Editor’s note: A recent survey found that 81 percent of Americans could not name a living scientist. No, not a single one. At Conservation International (CI), we have lots of scientists you should know. Here’s one.
Jack Kittinger is senior director of the global fisheries and aquaculture program for Conservation International’s Center for Oceans, focusing on sustainability in the seafood sector.
Human Nature spoke with Kittinger about his aquatic upbringing, and the uncertain future of the seafood we eat.
Question: What made you want to work in the seafood industry?
Answer: I grew up in the coastal Carolinas on the East coast of the U.S. and I was very lucky that I had a highly “aquatic” upbringing. I actually learned how to drive a boat before a car, and grew up surfing, swimming, diving and fishing on the coast. So you could say the ocean has always been in my blood. I went to school for marine biology and found that a lot of colleagues also connected to the ocean because of their proximity to it growing up. People work to protect the places they care about.
My mission is to protect special places like the one where I grew up, so I joined Conservation International eight years ago to do just that. It’s incredible to work at an organization where everyone treats their work as a vocation rather than merely a profession. I firmly believe we need healthy oceans to survive, and every day I’m becoming more excited about the progress we are making in this sector.
Q: What does that progress look like?
A: The vast majority of major buyers in the American and European markets have made commitments to sustainability in their purchasing of seafood. The sector is getting serious about social responsibility and human rights. And where we have invested in better governance, fisheries are recovering.
Q: What are the top 3 issues in the seafood world at the moment?
K: Seafood is the last thing on Earth that we still hunt on a global level — everything else we cultivate or grow — so we must manage wild populations sustainably, or we simply won’t have enough food. Three billion people rely on fish for their primary animal protein source, so that puts the responsibility on everyone in the conservation sector to ensure we sustainably manage it. But we are overfishing about half of all fisheries in the world.
Another environmental concern is unsustainable aquaculture, which you might know as fish farming. In a lot of developing countries, people are destroying mangroves — which absorb massive amounts of carbon and are vital to fighting climate change — to grow shrimp or other seafood species. We have to ensure both wild-caught and farmed seafood is sustainably produced.
While the environmental concern is major, what’s increasingly come to light over the past five years is how people are treated in the seafood sector. Because of the pioneering work of journalists and researchers, we now know that the seafood sector has a poor track record when it comes to human rights — it’s even worse than mining. We have to ensure that there are social safeguards put in place that keep fishers free from abuse and ensure they can support themselves and their families.
Q: How do you make sure you’re eating seafood that is sustainably and responsibly sourced?
K: The easiest way is to ask the restaurant or grocery store where it sources its fish from and whether it is certified sustainable. All consumers are part of the solution and doing this gives us the opportunity to vote with our money. If we choose to only buy things that are produced with people and the planet in mind — meaning sustainably and responsibly sourced — we can shift market demand. You can also research different retailers’ commitments to sustainability on the internet — there are quite a few that have made commitments and are working to sell seafood that is produced in the right ways. Lastly, purchase as close as you can to the source — meaning local fish and seafood from local fishers.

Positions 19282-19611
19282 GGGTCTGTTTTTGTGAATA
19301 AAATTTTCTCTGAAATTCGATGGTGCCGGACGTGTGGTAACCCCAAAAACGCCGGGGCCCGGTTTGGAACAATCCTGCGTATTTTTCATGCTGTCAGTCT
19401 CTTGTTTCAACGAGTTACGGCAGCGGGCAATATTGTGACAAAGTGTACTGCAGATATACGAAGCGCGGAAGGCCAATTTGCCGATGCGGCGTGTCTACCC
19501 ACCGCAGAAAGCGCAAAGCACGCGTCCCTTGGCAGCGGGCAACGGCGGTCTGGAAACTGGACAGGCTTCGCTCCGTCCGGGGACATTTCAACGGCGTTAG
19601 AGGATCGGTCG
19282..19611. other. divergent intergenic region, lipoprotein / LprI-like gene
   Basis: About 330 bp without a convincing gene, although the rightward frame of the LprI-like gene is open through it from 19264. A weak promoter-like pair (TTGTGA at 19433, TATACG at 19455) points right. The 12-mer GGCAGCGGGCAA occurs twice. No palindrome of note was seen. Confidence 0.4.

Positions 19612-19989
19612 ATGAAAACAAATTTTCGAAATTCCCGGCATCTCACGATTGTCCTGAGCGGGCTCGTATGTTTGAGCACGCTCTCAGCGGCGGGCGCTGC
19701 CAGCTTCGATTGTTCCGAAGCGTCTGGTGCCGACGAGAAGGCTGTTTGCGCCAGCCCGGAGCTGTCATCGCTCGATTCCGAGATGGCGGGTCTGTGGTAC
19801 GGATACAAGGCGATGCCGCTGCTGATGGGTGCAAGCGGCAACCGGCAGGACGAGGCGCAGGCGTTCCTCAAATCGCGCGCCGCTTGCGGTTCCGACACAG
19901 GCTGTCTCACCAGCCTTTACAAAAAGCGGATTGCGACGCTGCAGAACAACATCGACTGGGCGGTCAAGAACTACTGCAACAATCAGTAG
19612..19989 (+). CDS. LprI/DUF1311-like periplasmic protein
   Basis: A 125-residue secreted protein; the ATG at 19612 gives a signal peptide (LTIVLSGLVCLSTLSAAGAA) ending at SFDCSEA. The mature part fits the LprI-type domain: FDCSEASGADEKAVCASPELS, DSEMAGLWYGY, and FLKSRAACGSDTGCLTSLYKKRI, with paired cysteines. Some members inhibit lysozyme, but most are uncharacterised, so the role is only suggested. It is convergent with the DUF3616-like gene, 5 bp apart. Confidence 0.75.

Q: How is climate change impacting seafood?
K: As the oceans heat up and become more acidic and the currents change, the fish are moving. Seafood is much different than our other food sources such as livestock, because it’s mobile and always shifting. Climate change is causing this shift to happen more often and permanently. This has a major impact not just on the local fishing communities who can’t catch enough fish to eat or support their families, but on the economies of countries as well, particularly small island nations. For example, the Pacific Islands produce most of the world’s tuna, and their economies rely on the revenue that the tuna fisheries bring in. But, because of climate change, the tuna populations are shifting to the east — and outside the waters of the Pacific Islands — so the Pacific Islands are going to start losing the backbone of their economies. Climate change is a social justice issue for these countries, who depend on it fully but have contributed almost nothing to the problem of global warming.
Because of the climate crisis, we are going to deal with new realities in terms of who owns fish, how they reproduce and where they live. We’ve already seen adaptations to climate change among the aquaculture community — for example, in the Pacific Northwest, oyster farmers have had to change how they are growing and harvesting oysters in response to more acidic waters.
This isn’t a future threat. Climate change is happening now, and countries are witnessing these changes in real time — and it’s going to have a huge impact on how we feed ourselves.
Jack Kittinger is senior director of the blue production program for Conservation International’s Center for Oceans. Olivia DeSmit is a former staff writer for Conservation International.
Human rights abuses in the seafood industry occur every day. To learn about some of the heroes fighting to bring justice and freedom to enslaved fishers, check out the new film “Ghost Fleet” here.